In 1979, Billy embarked on the Big Wee Tour of Britain – 69 dates in 84 days. Backstage in Brighton, he met the comedian Pamela Stephenson for the second time, having already appeared with her on Not the Nine O’Clock News. He told her that he was desperately unhappy and that his marriage to Iris Pressagh, whom he had married in 1969, was over. Back at his hotel, where they began their affair, he reportedly drank 30 brandies.

“What I saw of him – particularly in that dressing room – was that he was about to die,” Stephenson has said. “He was very suicidal. He was throwing everything away, desperately trying to feel no pain at all. You know how you get a sense from some people when they are very self-destructive that there is something they are trying to bury? They’ve got something they are trying to forget, or they are trying to drown their sorrows? He was hurting in a very deep way. I thought, ‘If I leave this man, he’s going to die.’”

Connolly was clear about the impact of meeting Stephenson. “Marriage to Pam didn’t change me: it saved me. I was going to die. I was on a downwards spiral and enjoying every second of it. Not only was I dying, but I was looking forward to it.” He may have come up with the great anti-marriage one-liner “Marriage is a wonderful invention: then again, so is a bicycle repair kit”, yet he still can’t believe his luck in marrying Stephenson in Fiji in 1989, where a local choir sang Loch Lomond and the theme from The Archers. Dame Edna Everage gave the bride away.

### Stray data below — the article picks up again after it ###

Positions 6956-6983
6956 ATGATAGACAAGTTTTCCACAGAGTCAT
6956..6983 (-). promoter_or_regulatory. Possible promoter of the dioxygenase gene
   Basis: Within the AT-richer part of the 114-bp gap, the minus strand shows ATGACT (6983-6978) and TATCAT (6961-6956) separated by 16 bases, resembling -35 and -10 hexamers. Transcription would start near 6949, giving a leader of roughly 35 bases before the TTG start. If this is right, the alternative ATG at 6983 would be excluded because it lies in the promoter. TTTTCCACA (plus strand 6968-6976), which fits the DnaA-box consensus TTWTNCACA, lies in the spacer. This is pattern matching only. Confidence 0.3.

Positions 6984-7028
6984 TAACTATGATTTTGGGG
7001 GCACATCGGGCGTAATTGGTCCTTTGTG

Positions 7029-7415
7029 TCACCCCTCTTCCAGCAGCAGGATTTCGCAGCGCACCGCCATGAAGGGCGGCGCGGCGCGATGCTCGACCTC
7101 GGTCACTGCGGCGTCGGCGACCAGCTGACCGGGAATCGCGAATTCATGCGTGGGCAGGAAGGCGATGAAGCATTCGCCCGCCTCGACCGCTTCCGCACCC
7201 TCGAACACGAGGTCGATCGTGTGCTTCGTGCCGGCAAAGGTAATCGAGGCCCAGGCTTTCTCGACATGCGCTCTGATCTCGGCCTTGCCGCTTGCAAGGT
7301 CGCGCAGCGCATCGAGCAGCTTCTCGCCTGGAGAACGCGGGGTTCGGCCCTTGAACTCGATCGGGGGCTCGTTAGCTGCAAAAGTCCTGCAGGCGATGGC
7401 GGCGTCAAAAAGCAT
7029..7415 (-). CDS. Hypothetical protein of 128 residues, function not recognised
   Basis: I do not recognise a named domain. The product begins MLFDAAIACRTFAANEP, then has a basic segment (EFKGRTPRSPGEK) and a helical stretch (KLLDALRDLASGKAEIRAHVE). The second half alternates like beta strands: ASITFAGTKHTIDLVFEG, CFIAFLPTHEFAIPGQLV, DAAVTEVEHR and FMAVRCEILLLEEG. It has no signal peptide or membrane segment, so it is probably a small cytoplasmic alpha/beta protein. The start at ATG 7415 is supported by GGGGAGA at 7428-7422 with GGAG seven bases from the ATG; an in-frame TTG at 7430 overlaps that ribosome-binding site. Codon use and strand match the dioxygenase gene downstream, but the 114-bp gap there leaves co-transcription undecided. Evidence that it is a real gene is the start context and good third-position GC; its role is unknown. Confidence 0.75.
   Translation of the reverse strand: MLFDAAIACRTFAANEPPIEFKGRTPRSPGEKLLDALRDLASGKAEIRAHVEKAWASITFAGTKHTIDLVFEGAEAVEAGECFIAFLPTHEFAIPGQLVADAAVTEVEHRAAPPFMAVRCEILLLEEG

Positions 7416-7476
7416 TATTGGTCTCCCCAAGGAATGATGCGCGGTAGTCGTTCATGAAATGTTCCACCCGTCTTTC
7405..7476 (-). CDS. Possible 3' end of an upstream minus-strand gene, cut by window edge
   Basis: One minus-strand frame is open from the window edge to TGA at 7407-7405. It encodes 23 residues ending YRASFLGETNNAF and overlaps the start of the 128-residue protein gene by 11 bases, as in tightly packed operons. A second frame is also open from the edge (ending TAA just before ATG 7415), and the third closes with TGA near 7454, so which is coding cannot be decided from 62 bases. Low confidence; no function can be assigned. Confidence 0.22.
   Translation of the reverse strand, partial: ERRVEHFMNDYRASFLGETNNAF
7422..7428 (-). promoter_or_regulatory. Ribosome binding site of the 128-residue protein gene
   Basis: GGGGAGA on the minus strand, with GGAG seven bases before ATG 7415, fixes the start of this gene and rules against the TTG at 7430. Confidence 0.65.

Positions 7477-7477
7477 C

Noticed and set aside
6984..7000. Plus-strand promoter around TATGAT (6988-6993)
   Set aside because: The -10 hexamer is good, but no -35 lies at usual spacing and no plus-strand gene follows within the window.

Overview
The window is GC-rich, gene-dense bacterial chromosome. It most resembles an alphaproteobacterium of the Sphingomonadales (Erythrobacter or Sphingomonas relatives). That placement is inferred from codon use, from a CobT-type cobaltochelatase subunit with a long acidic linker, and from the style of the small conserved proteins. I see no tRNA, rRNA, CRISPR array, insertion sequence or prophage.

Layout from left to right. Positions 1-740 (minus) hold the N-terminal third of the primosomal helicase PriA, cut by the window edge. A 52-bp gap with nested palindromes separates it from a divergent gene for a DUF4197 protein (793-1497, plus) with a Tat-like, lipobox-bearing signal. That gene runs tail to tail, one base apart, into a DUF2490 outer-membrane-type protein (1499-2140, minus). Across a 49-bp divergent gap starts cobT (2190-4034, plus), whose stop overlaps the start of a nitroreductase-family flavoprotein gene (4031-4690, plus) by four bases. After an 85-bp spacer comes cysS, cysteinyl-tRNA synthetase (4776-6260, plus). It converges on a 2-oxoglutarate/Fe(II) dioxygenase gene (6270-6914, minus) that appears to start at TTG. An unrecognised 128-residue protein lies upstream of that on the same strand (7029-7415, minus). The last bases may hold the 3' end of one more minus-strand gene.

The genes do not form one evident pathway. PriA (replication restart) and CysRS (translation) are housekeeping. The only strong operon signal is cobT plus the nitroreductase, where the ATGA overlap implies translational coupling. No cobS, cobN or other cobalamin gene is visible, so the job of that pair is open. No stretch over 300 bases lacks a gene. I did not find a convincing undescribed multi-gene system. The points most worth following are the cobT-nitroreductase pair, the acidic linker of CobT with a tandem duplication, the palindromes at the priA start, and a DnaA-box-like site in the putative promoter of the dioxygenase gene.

One of Connolly’s favourite moments was being awarded his seat at Celtic Park. He and Rod Stewart are the only two people who have seats for life at the ground. He is also now the patron of the Celtic Foundation, which is his visible face of charity – but he’s unlikely to be found talking about the charitable work he carries out unnoticed: the support for orphanages, children’s homes, boys’ clubs; the strangers who’ve been desperate and found the comedian to be their saviour.

There’s no doubt that Connolly is touched by the plight of others – and, just as ­importantly, their stoicism. It was at Parkhead that he met Joseph Mearns, a little boy from the east end of Glasgow who was born without arms, and the meeting left the entertainer humbled yet inspired. Those who witnessed him hug the boy couldn’t fail to be moved by the incredible display of raw emotion that emerged.


Poverty, a feature of Connolly’s life until the early 1970s, ensured that many of life’s luxuries, such as varied nutritional food, were unavailable. Porridge was the exception, and he cooked it in every possible form. When he became a regular earner, he delighted in the knowledge that oats would be a dietary option rather than a necessity.

When he began to make really big money via his international tours or films, including Mrs Brown (1997), The Man Who Sued God (2001), White Oleander (2002), The Last Samurai (2003) and Lemony Snicket’s A Series of Unfortunate Events (2004), he was never driven by materialistic urges. Displays of ostentatious spending have been remarkably contained. Yes, he’s bought himself nice houses in Beverly Hills and Manhattan, and he has his estate in Aberdeenshire, but there are no signs of footballer-style excess. He’s never thought of buying a Bentley Continental – he owns a basic 4x4. And who could begrudge the man a three-wheel motorbike? His treats to himself are rare – such as a new fishing rod, because Connolly’s idea of heaven is standing in a swollen river in New Zealand wearing waders.